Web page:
The strategy was simple and was base on the old stero type that Lewis is fragile and mentally weak.all you needed to do was set him back as in the 1st race,he would crumble under the pressure and Nico would establish a nice comfortable lead.
    Lewis the Lion keep fighting and it was Nico arrogance in SPA,secure in the knowledge that he had the team or faction of the team on his side
    He blew everything up with his comment” I did it to prove a point”………shit hit the fan and Merc may have been forced to redress the imbalance……There you go…….yaw welcome

    • As I read this cmt, I slowly got a picture in my head of a man standing there in high heels, face covered in lip stick smear, talking into a phone with a cord that wasn’t connected at the base, and various spy type Lewis pictures plastered all over the walks, “but Lewis the lion really is the very best, and he is the smartest and, they’ll see, they’ll all see! he is…”

      But hey, that’s just me…

      • A quick psychoanalysis would say that deep down you just like to envision cross-dressing men. If while drafting a weekend to-do list, your thoughts drift towards the same cross-dressing men, then that would settle it. 😀

  10. OK Lets be clear, I didn’t make a definite conclusion in the article, so anybody reading that into it, is mistaken. The heading was tabloid in its approach! Brits will understand that. The idea, was to drag the issue away from the ‘trolling’ that this issue usually attracts, and make it a more technical argument. Monumental failure there, methinks!

    @John Mane. We do know that the connector is similar to that in the drawing. AMUS have a number of pictures showing the difference between the 2013/14 and Lewis/Nico steering wheels. The rear shot, shows a multi-pin socket.

    @verstappen, landroni. Yes there is a lot of wiring, and you are right to mention Airbus. This is exactly why any wiring that was/might be subject to abrasion or fluid contamination would/should be specified for that eventuality.

    @Stephen Hughes. I wouldn’t dismiss the connector problem. Remember this part is subject to numerous operating cycles.There are many pictures/videos showing all teams to be somewhat careless about keeping out contamination from the steering wheel connector. I don’t agree with your idea of a short to the ECU connections for two reasons. First, it would show up on the diagnostics, when the engine was fired up. Second, the ECU is a McLaren part. Considering the current vibe between Mercedes and McLaren, it would be a perfect opportunity for Mercedes to give a bit of negative PR.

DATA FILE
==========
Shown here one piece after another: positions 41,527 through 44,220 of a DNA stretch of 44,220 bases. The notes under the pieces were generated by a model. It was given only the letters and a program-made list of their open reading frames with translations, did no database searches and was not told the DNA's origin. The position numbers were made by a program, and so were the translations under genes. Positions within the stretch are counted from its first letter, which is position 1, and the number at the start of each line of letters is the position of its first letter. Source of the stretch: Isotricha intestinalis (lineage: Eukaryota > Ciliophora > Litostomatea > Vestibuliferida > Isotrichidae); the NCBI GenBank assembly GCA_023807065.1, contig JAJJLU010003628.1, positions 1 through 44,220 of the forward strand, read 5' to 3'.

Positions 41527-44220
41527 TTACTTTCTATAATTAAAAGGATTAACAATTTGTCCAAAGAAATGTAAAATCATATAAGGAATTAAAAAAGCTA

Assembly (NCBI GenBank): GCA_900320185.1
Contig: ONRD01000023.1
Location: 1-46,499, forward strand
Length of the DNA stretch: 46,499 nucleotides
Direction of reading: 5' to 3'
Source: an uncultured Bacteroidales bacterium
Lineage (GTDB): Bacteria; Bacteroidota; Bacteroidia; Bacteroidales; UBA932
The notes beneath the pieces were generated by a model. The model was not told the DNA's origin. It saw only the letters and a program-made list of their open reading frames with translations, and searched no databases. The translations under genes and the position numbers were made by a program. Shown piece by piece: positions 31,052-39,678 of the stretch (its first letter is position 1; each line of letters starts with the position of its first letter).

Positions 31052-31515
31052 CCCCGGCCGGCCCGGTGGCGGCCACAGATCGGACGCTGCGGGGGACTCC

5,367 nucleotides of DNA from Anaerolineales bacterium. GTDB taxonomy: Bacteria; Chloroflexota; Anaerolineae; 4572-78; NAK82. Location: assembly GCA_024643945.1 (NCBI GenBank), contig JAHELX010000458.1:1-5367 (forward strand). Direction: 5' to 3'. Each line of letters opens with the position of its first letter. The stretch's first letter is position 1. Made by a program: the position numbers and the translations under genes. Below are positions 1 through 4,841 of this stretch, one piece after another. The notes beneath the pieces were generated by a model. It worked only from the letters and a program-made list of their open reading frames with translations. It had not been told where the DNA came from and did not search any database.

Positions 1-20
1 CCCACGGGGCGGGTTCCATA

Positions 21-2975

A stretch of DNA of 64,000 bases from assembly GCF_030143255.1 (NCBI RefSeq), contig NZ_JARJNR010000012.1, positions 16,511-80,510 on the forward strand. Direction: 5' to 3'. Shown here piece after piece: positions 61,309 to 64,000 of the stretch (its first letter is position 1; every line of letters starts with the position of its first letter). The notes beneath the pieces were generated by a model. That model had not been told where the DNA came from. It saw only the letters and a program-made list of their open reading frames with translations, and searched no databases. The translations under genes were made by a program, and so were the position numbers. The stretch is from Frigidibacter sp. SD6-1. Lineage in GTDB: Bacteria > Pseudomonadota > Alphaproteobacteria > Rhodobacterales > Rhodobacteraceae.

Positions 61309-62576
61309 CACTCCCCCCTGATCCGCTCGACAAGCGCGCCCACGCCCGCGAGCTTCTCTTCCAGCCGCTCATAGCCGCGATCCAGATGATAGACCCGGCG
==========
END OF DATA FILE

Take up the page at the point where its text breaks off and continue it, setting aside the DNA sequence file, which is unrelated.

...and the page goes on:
Time to step up to the plate, and make a tentative conclusion. (a) There are other things that could have caused this issue, if you really believe it was exactly as they said – a normal servicing substance. I am pretty sure that the steering column would be frequently crack tested. (Think Senna) But using DPF(Dye penetrating fluid) such as “Magnaflux”. The fluid is wiped off, before viewing the area with black light. Maybe someone was really heavy handed and left some in the hub. Of course on planet earth fluid flows downhill. (b) The top of the column will have bearings. These should be a ‘sealed for life’ type. So why would someone squirt it with anything. (c) If it was sabotage, and I don’t think it was. Then it was absolutely perfect in concept and execution. (d) The most likely explanation is that someone picked up the wrong spray can. This begs the question, did they realise and say nothing? That would be really worrying if true. What if that person was working on brakes?

    • Since you’re an engineer, and I’m not, I’ll just evince techno-conjecture and say thank you for an illuminating article, black light not included.

      • @Christopher Osborne

        “for an illuminating article, black light not included.”

        Hee Hee! For those not in on your joke. Black light is another name for UV – Ultraviolet.

  11. While I broadly agree with what you say, I can offer counter-explanations to both of your rebuttals. (So to speak….)

    Firstly, the diagnostics may show a problem but not necessarily where. The obvious place is the steering wheel connector and to be honest anything else isn’t replaceable in time so that is all they could try before and during the race.

    Secondly, they are obviously trying to make the explanation as simple as possible. Saying they’d squirted something in the connector which had shorted the ECU is a bit techy and also makes them look a bit foolish…

    • @Stephen Hughes

      Agree with your second, but not with all of the first. These cars and their PU’s are full of diagnostic routines and sensors. The McLaren ECU has the facility for three bus types, CAN, FlexRay and ARCNET. All three are able to respond to node errors, and transmit back. Also consider the number of times that drivers have reported that something or other has switched itself off, or the whole engine or gearbox has gone into a protect mode. The ECU has multi-pin connectors. I seem to remember Red Bull changing it on the grid.